Three Norfolk Boys Earn Eagle Scout Award

Grace Allen
(l to r) State Rep. Shawn Dooley, Jack Norgren, Nick Simmons, Brooks O’Neil, and Norfolk Selectman Jeff Palumbo.
Issue Date: 
July, 2018
Article Body: 

Three Boy Scouts from the same Norfolk neighborhood were honored recently at a special ceremony for achieving the rank of Eagle Scout, the highest award conferred by the Boy Scouts of America.
The ceremony, known as the Eagle Scout Court of Honor, was held at King Philip Middle School on Friday, June 8 and recognized John (Jack) Norgren, Brooks O’Neil, and Nick Simmons. The boys are members of Troop 80 and all live near each other in Ridgefield Estates.
The ceremony was attended by families, friends, and local dignitaries. State Senator Richard Ross, State Representative Shawn Dooley, and Norfolk Selectman Jeff Palumbo formally recognized the boys’ accomplishments by filing legislation to present them with town proclamations.
The Eagle Scout project must be developed, planned, and led by a scout, and benefit a religious, school, or community organization. Nationally, only about 6% of Boy Scouts achieve the Eagle rank.
As they rose through the ranks of Scouting, each boy earned numerous merit badges covering a wide range of areas such as camping, survival, fitness, first aid, communication, and citizenship; performed hours of community service; completed an individual Eagle Scout project; and passed an Eagle Scout Board of Review.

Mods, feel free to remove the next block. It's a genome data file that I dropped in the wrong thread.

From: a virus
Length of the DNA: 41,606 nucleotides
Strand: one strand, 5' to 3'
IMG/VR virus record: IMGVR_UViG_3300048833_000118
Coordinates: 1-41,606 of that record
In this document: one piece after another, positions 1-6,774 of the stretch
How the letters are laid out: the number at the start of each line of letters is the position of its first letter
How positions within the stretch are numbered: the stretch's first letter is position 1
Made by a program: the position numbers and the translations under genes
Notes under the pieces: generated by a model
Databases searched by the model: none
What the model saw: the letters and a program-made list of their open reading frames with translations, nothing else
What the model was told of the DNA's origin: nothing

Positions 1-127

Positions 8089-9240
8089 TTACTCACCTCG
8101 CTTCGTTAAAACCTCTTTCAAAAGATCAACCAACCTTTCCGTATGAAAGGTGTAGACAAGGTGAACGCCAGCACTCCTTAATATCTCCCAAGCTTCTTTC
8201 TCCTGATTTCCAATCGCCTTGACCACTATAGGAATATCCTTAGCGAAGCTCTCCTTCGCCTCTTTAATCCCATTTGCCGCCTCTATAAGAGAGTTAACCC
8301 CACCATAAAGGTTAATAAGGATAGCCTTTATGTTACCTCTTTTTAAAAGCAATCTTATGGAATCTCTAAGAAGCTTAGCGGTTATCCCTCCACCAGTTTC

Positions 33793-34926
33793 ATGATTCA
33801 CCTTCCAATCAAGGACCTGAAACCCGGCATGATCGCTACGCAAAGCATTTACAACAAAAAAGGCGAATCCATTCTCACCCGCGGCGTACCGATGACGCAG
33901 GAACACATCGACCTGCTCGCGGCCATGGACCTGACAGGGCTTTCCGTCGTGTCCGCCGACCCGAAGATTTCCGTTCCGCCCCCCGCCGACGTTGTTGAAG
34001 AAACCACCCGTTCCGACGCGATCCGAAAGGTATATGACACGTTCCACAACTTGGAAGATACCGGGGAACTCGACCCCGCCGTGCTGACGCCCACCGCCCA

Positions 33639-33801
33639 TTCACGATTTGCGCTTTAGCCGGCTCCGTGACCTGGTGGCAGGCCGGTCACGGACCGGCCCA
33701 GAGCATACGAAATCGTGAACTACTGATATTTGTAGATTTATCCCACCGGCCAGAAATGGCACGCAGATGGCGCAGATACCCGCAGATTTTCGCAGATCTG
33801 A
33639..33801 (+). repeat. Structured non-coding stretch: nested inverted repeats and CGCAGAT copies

Jack Norgren’s Eagle Scout project included planning and refurbishing the landscaping in front of the Community Building at Hillcrest Village. Norgren worked with Chris Hannifan, the executive director of the Norfolk Housing Authority, to redesign the garden. He and his team of scouts cleaned up the area and removed old plantings. Then Norgren put in new stones and mulch, and trimmed, weeded, and reconstructed the area.
According to Hannifan, the residents were quite pleased with the new garden area, and enjoyed watching the progress over several weekends.
For his Eagle Scout project, Brooks O’Neil worked with Norfolk resident Jennifer DeLuca, the executive director of the Fisher House in Boston. O’Neil designed, built, and installed two Adirondack chairs and two raised garden beds for the Fisher House memorial garden, honoring 1st Lt. Robert M. Kelly, USMC, killed in action during Operation Enduring Freedom in Afghanistan. Lt. Kelly was the son of General Kelly, the current Chief of Staff at the White House and a Boston native. The Fisher House is a temporary home-away-from-home for military families with a loved one being treated at a Boston hospital.
Upon the completion of his project, O’Neil received a personal letter of thanks from General Kelly, as well as a commemorative “Challenge Coin.”
Nick Simmons led a group of scouts in the cleaning of 60 gravestones in the colonial section of the Norfolk Cemetery for his Eagle Scout project. Some of the gravestones date back to 1745, and were covered with years of accumulated dirt, moss and lichen, making them unreadable. Working with the Norfolk Historical Commission, Simmons planned the project and gathered supplies and equipment.
Simmons was trained by the staff of the Vine Street Cemetery Preservation Trust in Medfield in how to safely clean the stones using D2, a recently developed, water-soluble cleaner that is very effective and safe for the environment and does not damage the gravestones.